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One of the morals of the story is that a person can do bad things and not be a bad person.
Jimmy Valentine was a safe cracker, it’s true. When he got out of prison, he wanted to make a better life for himself. A cynical person would think that he fell in love with the banker’s daughter because he was getting close to the bank, but that was not true. He really did love her. He wanted to leave his life of crime behind him.
When his love’s little sister accidentally locked herself in her father’s safe, Jimmy had a choice to make.
"There isn't a man nearer than Little Rock who can open that door," said Mr. Adams, in a shaky voice. "My God! Spencer, what shall we do? That child--she can't stand it long in there. There isn't enough air, and, besides, she'll go into convulsions from fright."
He had vowed not to use his criminal skills or tools any more. Yet he also knew that a little girl would die if he did nothing. Would he risk going back to prison, or the girl’s death? The fact that Jimmy sacrificed his future to save the girl shows that he is fundamentally a good person.
The policeman also has to make a choice. Should he arrest Jimmy, or tell everyone who he really is? He understands the sacrifice Jimmy made, and appreciates it. He sees Jimmy as a good person, and decides to pretend he does not know who he is or what he has done.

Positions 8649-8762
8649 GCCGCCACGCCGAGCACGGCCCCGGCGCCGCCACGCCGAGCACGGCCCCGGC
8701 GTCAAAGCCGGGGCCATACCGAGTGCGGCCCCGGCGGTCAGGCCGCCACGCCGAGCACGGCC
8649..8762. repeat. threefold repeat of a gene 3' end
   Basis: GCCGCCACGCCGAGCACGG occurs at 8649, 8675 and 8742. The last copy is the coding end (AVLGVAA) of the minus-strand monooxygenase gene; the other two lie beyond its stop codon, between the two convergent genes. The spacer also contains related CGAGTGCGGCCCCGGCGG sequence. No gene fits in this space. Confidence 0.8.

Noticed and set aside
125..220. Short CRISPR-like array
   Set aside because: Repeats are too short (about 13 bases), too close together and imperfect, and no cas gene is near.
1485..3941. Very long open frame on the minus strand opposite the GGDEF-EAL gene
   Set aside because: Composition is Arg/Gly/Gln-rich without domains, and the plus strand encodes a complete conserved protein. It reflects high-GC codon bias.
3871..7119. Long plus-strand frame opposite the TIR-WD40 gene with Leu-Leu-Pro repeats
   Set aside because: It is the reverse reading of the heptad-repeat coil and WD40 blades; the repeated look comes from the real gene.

The moral of "A Retrieved Reformation" is fairly simple. It can be stated as "Crime does not pay" or as "Honesty is the best policy." When Jimmy falls in love with Annabelle Adams and decides to go straight, his life improves almost miraculously. He becomes a respectable and prosperous businessman, and a pillar of the community. Everybody likes and admires him. He doesn't have to worry about going back to prison. He has become a new man. Most importantly he has found a beautiful and high-principled girl to love. He is welcomed into her whole family. He is happier than he has ever been before in his whole life. He expresses O. Henry's moral in the letter he sends to his old pal.
Say, Billy, I've quit the old business—a year ago. I've got a nice store. I'm making an honest living, and I'm going to marry the finest girl on earth two weeks from now. It's the only life, Billy—the straight one. I wouldn't touch a dollar of another man's money now for a million.
O. Henry was speaking from his heart and from personal experience. He spent several years in prison for embezzlement and associated with countless criminals who were all losers. O. Henry based at least two other short stories on the same moral. They are "After Twenty Years" and "The Ransom of Red Chief." "Silky" Bob in "After Twenty Years" is a successful criminal, but he is always on the lam and doesn't have any friends. Ironically, he travels a thousand miles from Chicago to New York to meet with an old friend he hasn't seen for twenty years. The old friend (also named Jimmy) has become a cop and has Bob arrested because he is wanted by the Chicago police.
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